This couldn’t be true, could it? Everyone knows women put character and humour and charm and all that stuff first, and money doesn’t matter, as long as you are happy? Well, not according to the latest news from the New York Post, citing a newly released American Study:

Research now suggests that the reason for recent years’ decline in the marriage rate could have something to do with the lack of “economically attractive” male spouses who can bring home the bacon, according to the paper published Wednesday in the Journal of Family and Marriage.

“Most American women hope to marry, but current shortages of marriageable men — men with a stable job and a good income — make this increasingly difficult,” says lead author Daniel Lichter in a press release.

Lichter adds that unless your dream man is an Uber driver, the dearth of would-be grooms is prominent “in the current ‘gig economy’ of unstable, low-paying service jobs.”

To investigate the man drought, researchers created profiles of potential husbands, based on real husbands as logged in American Community Survey data. They then compared these hypothetical spouses with actual unmarried men.

They found that a woman’s made-up hubby makes 58 percent more money than the current lineup of eligible bachelors.

To some extent, this is nothing more than what humans have always instinctively known to be true. Mating, to use a term, is an evolutionary imperative, and passing on the best possible genes to junior is something that every woman (and man) wants to do. Providing a child with safety and stability, also, matters, whether we deny it or not.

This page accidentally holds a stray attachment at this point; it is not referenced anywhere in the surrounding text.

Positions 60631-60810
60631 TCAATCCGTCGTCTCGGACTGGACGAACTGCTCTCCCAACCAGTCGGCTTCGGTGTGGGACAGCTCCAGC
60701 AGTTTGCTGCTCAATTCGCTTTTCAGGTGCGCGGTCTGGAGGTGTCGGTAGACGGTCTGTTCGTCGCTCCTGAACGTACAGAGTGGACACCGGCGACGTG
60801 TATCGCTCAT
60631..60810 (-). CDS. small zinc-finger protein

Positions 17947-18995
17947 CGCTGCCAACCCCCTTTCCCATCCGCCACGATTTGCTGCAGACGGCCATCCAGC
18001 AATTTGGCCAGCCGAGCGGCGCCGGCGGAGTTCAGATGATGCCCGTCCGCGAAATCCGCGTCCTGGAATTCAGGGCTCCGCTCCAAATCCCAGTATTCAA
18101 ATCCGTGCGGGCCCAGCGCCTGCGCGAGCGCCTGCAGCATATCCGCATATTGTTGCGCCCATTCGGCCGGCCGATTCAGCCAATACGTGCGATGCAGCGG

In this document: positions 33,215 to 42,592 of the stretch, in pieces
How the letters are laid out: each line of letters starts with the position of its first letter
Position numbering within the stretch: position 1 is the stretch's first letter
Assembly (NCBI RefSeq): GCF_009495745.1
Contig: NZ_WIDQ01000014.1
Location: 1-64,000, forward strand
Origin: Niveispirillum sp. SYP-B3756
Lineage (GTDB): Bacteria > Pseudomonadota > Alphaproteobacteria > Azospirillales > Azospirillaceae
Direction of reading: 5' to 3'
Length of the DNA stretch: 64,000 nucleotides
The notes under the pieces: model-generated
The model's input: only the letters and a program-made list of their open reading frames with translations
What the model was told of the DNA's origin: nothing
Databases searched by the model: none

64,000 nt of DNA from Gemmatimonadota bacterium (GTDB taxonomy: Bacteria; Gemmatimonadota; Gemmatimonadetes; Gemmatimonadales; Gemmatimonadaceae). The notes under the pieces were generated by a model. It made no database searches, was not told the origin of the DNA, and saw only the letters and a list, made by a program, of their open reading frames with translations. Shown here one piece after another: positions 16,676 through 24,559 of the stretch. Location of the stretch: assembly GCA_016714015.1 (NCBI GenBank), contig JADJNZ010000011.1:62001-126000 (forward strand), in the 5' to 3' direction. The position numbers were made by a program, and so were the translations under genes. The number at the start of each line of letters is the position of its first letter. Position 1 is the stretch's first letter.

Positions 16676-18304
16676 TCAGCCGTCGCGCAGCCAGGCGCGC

For generations, men have been finding products to demonstrate to potential wives that they are of a particular economic status. What’s a Rolex, after all, if not an advertisement of wealth? What’s a Ferrari or a Porsche, but a signal of status?

There will, of course, always be exceptions to this. Nobody ever wants to think that the person they love is with them for their money, and of course, 99% of the time, they’re not. Economic prospects might – at the margins – help you to attract a spouse, but at the end of the day, if you’re an asshole, she can divorce you and take half the money (or vice versa), or get some sense and not marry you in the first place.

What the survey is really about, of course, is the general lack of wealth in those of marriageable age. Home ownership is down, as the young increasingly congregate in expensive cities, paying more than half their earnings in rent. It’s bloody hard to get married when you’re spending so much of what you earn just to stand still.

And yet, the figures don’t lie. The fastest road to wealth is through marriage, not outside of it. Kids of parents who are married do better in school across nearly every study. Married people are richer:

Jay Zagorsky, a research scientist at The Ohio State University, told NBC that his research shows people in long-term marriages each have about twice as much wealth as single people who never married. Together, a couple’s wealth is four times that of a single person’s.

One of the great paradoxes of our age is that people are delaying and delaying marriage until they can afford it, but the evidence suggests that getting married young probably helps you afford it faster than staying apart does.

This study, meanwhile, doesn’t do much for the feminist argument that fewer marriages are primarily the result of there being more independent women who like their lives and don’t particularly feel like they need to be dependent on a man. I understand why they’d be annoyed at it, to be frank, because a study suggesting that men wait to find a wealthy woman would insult me too, and I’d instantaneously dismiss it as nonsense. But is this nonsense? Judge for yourself.

Anyway, if you’re a young man reading this, I’d suggest that you don’t take any chances. Get out there, get yourself a steady income and a good job, make something of yourself.

At the very least, it won’t hurt.